Monday, April 4, 2011

Autopilots, Cameras and another new state!

Saturday’s DFC100 autopilot test flight was a big success!  Surprisingly, it was quite easy to use.  I read the manual on Thursday ;  Took one quick test flight with Bill from Sarasota Avionics on Friday ; Then another test flight with Jeff, who is a fellow Cirrus pilot, on Saturday.  Everything appeared to be working.  If you care to see the gory details of the test flight, check out my Youtube channel.  The video is a bit rough... But you can see what I did to convince myself that the AP worked!
But autopilots are not really the topic of this post.  Rather this post is about Sunday’s long X-country to Colorado (state #35).  
I got an early start and took off from Tampa Executive @ ~ 7:00 AM.  It was still dark when I did the preflight and takeoff.  But sunrise was just a few minutes after departure.  I used the cool new IAS mode feature on the DFC100 to climb at a steady 130 KIAS up to 16000 FT.  From there, I flew direct to Vicksburg/Talluah Airport (TVR), which is a sleepy little airport right on the Louisiana/Mississippi border.
During this leg, I got a chance to experiment with a new camera mount that I got at Sun N Fun.  After trying several locations, I found a couple of spots that seemed to work well, which you can see in the slide show below:

Unfortunately, the weather was not very cooperative.  There was a an overcast layer @ ~ 700 FT that forced me to fly the GPS18 approach down to near minimums.  You can see the approach (from the new camera angle) below: 

In addition, the radar coverage in this area is not great, which forced me to close my IFR flight plan on the ground.  Despite the weather inconvenience, I am glad I stopped there.  The fuel prices were good and the sole FBO staff was very helpful!  (Need to add this to my list of preferred fuel stops).
Since I had a long journey ahead, I stayed just long enough to stretch my legs and file another flight plan.   I got my clearance on the phone and then raced to depart before my void time.  
On the next leg, I wanted a break from using the oxygen cannula.  So I flew @ 12000FT and enjoyed a very smooth ride all the way to Great Bend, KS. While the en-route portion of the flight was uneventful, the landing was not.  The winds were howling and the crosswind was a solid 20 KTs.  This made for a very challenging approach with a huge crab angle.

After a short break and an ugly weather briefing, it was time to depart for Denver.  The METAR @ KDEN showed a 17 KT wind gusting to 24, 1/4 SM visibility, Snow, and an overcast layer @ 200 FT.  While the weather was "legal", it was the most challenging weather that I ever faced!  I departed with full fuel (and fully prepared to divert if needed).

Shortly after takeoff, the screens (and the windows) confirmed everything I suspected:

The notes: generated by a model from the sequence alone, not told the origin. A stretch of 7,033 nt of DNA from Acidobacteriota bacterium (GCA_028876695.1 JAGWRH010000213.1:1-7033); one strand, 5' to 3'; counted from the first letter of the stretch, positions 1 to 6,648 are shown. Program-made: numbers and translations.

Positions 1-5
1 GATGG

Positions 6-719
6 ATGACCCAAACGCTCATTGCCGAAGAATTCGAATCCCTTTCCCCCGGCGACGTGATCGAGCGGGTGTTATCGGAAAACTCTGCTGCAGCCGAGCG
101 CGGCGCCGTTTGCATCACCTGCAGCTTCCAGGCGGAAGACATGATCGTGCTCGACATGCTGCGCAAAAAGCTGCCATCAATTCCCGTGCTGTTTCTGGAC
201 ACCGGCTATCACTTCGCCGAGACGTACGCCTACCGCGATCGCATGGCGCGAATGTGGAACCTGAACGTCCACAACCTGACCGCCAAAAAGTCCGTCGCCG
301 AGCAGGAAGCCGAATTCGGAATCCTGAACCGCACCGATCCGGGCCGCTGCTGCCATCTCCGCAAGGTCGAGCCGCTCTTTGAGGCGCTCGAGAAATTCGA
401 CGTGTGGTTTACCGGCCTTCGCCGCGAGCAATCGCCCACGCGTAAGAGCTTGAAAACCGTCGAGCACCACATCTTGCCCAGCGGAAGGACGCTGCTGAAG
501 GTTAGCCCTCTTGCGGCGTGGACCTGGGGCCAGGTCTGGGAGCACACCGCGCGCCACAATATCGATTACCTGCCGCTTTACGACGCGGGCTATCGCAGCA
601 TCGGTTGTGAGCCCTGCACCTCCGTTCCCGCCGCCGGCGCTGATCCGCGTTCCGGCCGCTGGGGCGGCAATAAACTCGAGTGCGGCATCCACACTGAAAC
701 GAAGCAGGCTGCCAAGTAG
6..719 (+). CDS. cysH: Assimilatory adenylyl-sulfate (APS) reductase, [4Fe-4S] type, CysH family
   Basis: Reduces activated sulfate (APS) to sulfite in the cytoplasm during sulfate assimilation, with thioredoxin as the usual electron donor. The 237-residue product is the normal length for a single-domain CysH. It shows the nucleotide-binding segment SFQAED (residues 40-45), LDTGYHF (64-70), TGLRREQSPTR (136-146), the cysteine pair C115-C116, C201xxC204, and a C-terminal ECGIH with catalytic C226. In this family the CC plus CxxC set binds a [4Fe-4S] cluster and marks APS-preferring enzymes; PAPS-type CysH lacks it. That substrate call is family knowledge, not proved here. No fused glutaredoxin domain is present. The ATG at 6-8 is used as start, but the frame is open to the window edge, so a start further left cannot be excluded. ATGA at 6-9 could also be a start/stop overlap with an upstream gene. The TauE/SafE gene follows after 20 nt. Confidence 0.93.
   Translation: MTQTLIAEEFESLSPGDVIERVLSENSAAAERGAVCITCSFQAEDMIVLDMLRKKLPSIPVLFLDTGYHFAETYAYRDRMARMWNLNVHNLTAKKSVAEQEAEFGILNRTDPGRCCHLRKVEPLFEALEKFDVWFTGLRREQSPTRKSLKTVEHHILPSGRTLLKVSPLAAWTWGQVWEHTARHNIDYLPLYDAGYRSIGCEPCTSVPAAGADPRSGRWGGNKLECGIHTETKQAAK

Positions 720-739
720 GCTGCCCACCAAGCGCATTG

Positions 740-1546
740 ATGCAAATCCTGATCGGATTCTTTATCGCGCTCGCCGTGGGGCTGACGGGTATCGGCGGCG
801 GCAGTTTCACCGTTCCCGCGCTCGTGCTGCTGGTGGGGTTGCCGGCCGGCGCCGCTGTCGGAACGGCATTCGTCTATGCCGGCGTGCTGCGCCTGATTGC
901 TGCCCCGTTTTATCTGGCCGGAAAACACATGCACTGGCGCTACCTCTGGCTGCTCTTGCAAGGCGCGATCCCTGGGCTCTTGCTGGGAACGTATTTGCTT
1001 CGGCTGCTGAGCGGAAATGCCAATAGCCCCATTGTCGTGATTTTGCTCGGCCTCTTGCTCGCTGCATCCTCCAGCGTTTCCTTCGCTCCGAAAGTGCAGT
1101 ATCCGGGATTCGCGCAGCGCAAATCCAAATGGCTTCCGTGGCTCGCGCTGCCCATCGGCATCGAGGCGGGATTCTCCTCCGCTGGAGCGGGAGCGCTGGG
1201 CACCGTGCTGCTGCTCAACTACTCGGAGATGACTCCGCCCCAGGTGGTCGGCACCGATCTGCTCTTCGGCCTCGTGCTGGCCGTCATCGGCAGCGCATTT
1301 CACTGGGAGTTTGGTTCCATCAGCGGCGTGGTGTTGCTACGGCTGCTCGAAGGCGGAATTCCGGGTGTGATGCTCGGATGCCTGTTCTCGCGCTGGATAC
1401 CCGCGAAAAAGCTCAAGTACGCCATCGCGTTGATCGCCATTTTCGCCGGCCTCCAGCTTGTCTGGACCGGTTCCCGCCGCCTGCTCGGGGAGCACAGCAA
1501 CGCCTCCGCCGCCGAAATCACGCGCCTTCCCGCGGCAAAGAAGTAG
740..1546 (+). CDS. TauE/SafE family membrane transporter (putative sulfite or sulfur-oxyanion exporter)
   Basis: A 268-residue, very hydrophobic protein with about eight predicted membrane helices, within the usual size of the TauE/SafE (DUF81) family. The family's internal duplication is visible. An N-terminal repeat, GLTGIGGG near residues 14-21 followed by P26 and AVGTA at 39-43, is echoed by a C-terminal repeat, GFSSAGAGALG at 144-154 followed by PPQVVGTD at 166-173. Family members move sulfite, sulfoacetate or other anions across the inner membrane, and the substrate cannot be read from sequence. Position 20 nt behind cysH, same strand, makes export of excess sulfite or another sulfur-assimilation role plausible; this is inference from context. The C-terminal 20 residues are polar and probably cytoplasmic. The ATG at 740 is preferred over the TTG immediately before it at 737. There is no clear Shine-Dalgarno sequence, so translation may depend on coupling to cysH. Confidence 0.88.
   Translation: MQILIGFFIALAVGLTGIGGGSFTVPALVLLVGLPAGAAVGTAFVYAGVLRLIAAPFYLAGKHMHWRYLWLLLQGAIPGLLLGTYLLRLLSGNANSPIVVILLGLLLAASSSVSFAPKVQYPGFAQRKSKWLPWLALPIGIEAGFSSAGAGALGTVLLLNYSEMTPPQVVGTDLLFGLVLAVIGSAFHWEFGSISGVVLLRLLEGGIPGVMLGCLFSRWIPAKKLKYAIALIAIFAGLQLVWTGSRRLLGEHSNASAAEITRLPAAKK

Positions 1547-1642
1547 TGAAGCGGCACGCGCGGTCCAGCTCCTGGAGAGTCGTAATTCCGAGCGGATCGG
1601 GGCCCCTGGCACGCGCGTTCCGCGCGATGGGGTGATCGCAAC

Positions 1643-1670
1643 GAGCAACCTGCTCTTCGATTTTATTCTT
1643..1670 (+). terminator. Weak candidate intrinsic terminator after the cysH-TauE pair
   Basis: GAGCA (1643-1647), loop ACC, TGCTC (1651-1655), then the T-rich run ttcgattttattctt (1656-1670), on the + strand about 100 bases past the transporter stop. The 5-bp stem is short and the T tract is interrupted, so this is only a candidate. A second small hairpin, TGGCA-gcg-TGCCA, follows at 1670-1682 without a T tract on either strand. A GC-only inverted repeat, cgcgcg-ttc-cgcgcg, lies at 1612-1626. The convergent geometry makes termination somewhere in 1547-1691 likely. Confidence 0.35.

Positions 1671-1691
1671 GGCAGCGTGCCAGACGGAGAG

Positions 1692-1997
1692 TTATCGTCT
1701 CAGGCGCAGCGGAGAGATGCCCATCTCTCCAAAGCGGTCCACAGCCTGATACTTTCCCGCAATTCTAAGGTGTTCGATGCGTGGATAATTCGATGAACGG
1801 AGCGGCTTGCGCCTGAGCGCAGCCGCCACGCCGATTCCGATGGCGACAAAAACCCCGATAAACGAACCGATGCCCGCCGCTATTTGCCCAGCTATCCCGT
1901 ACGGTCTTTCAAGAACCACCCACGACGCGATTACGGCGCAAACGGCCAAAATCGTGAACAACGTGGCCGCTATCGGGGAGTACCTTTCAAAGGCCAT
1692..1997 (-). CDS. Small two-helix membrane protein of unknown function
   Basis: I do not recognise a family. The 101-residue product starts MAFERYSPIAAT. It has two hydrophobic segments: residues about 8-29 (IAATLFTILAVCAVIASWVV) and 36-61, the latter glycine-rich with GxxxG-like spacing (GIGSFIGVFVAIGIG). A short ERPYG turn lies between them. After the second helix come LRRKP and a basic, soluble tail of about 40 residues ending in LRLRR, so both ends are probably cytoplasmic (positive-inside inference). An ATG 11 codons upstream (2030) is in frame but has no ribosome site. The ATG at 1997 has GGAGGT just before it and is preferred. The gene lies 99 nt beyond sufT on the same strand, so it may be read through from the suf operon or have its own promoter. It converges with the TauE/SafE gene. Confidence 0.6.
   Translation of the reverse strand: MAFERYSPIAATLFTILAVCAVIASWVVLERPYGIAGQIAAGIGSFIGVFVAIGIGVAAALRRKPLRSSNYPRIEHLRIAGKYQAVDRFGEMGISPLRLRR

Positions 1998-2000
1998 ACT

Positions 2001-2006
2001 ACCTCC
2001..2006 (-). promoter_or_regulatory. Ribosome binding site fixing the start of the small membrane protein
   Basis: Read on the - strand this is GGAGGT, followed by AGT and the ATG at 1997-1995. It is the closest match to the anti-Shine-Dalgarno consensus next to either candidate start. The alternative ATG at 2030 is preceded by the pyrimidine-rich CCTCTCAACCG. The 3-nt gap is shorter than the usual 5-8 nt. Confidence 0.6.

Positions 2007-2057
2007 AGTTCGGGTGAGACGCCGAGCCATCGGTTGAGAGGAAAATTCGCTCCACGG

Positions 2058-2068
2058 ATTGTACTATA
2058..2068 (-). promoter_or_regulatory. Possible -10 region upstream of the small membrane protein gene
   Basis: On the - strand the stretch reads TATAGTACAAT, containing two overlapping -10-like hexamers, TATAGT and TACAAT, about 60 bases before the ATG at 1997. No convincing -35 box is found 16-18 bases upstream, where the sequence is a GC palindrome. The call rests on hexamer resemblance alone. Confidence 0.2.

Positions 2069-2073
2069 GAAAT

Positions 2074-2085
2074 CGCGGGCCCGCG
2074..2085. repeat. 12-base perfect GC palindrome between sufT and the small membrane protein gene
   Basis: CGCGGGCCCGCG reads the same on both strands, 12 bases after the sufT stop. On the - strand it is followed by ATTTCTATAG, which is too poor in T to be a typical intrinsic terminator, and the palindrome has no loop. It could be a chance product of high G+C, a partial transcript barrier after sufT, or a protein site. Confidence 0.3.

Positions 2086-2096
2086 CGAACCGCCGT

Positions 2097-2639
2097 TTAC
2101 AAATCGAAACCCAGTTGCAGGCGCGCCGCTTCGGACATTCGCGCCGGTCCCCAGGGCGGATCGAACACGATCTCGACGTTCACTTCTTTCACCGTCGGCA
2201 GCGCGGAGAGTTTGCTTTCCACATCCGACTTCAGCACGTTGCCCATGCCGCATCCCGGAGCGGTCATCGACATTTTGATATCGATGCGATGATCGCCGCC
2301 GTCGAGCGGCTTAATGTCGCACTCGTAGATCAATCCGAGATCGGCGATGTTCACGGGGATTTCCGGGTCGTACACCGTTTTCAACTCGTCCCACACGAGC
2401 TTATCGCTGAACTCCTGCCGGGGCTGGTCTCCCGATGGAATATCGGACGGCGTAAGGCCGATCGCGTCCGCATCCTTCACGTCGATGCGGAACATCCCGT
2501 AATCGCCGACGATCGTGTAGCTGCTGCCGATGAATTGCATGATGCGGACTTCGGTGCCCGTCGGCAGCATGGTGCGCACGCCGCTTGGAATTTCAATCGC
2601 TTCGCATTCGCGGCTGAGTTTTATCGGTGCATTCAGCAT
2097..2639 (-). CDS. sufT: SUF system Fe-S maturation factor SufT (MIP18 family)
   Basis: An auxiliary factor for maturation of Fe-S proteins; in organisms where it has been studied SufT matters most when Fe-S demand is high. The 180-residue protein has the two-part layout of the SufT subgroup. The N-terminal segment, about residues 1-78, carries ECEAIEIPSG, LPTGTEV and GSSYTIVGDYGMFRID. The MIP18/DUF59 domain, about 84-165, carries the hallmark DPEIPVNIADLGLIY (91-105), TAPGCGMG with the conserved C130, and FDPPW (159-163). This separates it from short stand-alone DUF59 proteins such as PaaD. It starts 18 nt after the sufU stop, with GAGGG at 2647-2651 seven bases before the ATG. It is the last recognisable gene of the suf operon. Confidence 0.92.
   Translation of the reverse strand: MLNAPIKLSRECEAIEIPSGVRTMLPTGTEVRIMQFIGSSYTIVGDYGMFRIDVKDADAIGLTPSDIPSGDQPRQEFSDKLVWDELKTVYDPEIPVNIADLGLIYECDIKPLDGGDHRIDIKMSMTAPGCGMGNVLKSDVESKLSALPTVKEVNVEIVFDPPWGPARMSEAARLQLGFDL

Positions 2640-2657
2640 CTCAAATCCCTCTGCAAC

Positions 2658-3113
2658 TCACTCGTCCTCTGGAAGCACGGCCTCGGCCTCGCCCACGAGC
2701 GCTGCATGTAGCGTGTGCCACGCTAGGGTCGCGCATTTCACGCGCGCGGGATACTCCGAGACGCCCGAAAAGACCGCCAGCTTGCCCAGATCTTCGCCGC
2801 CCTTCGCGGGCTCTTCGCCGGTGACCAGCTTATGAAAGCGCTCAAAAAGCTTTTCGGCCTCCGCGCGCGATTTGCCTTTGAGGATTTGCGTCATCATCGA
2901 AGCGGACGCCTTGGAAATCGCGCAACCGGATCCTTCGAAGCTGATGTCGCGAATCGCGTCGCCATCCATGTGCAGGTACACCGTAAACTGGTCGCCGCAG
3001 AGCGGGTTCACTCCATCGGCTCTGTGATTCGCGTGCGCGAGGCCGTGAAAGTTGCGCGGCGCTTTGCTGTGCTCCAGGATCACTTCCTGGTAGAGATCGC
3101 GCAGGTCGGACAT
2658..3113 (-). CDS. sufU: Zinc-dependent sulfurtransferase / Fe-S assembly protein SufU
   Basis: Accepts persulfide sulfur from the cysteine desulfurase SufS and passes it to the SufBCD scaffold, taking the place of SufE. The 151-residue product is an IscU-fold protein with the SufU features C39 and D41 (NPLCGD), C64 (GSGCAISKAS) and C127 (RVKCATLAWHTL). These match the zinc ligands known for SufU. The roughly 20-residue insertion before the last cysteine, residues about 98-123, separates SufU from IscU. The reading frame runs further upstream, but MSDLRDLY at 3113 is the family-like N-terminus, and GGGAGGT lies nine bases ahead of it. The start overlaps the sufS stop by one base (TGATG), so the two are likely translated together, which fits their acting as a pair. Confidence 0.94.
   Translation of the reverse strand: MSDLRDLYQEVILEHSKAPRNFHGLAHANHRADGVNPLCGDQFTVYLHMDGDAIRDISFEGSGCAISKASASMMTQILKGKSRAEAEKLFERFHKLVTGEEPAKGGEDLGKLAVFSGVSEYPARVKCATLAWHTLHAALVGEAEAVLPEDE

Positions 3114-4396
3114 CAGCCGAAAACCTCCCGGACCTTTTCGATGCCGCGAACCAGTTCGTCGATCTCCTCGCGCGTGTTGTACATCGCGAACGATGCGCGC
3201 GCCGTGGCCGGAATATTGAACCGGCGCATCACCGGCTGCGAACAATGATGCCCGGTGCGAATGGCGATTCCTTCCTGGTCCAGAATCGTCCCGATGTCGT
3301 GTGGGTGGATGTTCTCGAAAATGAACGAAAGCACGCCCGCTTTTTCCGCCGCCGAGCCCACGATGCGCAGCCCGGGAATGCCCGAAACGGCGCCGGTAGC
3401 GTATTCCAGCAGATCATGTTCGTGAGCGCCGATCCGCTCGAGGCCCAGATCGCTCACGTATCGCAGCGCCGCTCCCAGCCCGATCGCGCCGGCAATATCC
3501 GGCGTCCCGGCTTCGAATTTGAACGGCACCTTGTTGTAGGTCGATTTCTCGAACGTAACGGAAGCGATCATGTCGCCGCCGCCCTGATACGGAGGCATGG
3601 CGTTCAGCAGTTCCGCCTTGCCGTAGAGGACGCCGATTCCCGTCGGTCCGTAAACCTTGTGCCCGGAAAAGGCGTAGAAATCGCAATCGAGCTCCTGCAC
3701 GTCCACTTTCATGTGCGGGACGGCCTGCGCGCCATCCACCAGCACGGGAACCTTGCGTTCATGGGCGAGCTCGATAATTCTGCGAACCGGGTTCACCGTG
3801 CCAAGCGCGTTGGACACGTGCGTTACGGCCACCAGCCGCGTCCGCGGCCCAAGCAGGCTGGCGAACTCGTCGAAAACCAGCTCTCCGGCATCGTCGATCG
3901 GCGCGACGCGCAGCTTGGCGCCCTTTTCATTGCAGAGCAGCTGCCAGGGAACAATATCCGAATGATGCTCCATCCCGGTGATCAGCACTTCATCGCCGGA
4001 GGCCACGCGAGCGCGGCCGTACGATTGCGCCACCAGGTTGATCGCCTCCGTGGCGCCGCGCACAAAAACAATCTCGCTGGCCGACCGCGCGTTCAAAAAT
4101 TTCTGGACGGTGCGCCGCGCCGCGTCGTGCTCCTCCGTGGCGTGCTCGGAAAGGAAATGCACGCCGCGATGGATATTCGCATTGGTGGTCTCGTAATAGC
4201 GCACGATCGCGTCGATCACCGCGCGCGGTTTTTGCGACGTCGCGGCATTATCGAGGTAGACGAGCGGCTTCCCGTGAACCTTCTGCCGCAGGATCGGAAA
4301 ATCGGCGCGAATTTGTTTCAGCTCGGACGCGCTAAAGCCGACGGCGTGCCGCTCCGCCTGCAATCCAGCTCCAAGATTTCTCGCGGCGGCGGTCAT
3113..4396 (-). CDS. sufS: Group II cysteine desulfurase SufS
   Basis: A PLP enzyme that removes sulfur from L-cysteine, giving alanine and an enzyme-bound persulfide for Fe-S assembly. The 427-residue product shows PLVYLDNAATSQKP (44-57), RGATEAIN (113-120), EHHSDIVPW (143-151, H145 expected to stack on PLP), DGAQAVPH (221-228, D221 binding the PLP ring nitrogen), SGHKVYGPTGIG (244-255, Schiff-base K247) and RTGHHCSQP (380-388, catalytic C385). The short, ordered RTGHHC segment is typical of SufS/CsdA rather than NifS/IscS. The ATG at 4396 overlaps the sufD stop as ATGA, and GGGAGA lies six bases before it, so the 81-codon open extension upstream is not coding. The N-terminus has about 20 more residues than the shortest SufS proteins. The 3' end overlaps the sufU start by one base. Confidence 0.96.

FL pilots don't usually see these colors on the map!
Picked up a little ice on the wing and used TKS in max setting
Even the windshield picked up a little ice.
After spending almost an hour in IMC with TKS running, ATC cleared me for the ILS 35R.  

As often happens in busy airspace, the controllers asked me what was my "maximum approach airspeed".  I did my best to cooperate and told him that I could maintain ~ 150 KTs till the final approach fix.  By this point, I was listening intently to the PIREPs and totally focused on nailing every heading/altitude/radio call.  In fact, I was so busy that I didn't even have time to turn the camera on. 

After passing the final approach fix @ ~155 KTs, I struggled to slow down and was looking nervously out the window for a runway.  Finally, at about 200-250 FT AGL, I saw it! At that point, I was feeling VERY relieved and managed to turn the camera on for the landing on the enormous 12000 FT runway, which you can see below:



After a long, challenging day of flying, I felt like I really earned the landing in the 35th state!


Cheers,

7 comments:

  1. Great stuff, TJ! Glad you like your new "toy" :P

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  2. Awesome! You sure keep that airplane in good shape. Also, you're right - that's one heckuva lighting system.

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  3. Thx Victoria and Steve! (It helps having a Cirrus Service Center @ my home base)

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  4. Congrats on the 35th state and great videos!

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  5. Thx Todd! The videos are still a work in progress... Hopefully, you are seeing improvements as I learn about cameras and software.

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  6. I love your adventures!!!!!!!

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  7. Thanks Debbie! (As you can see, the states are getting harder and further)

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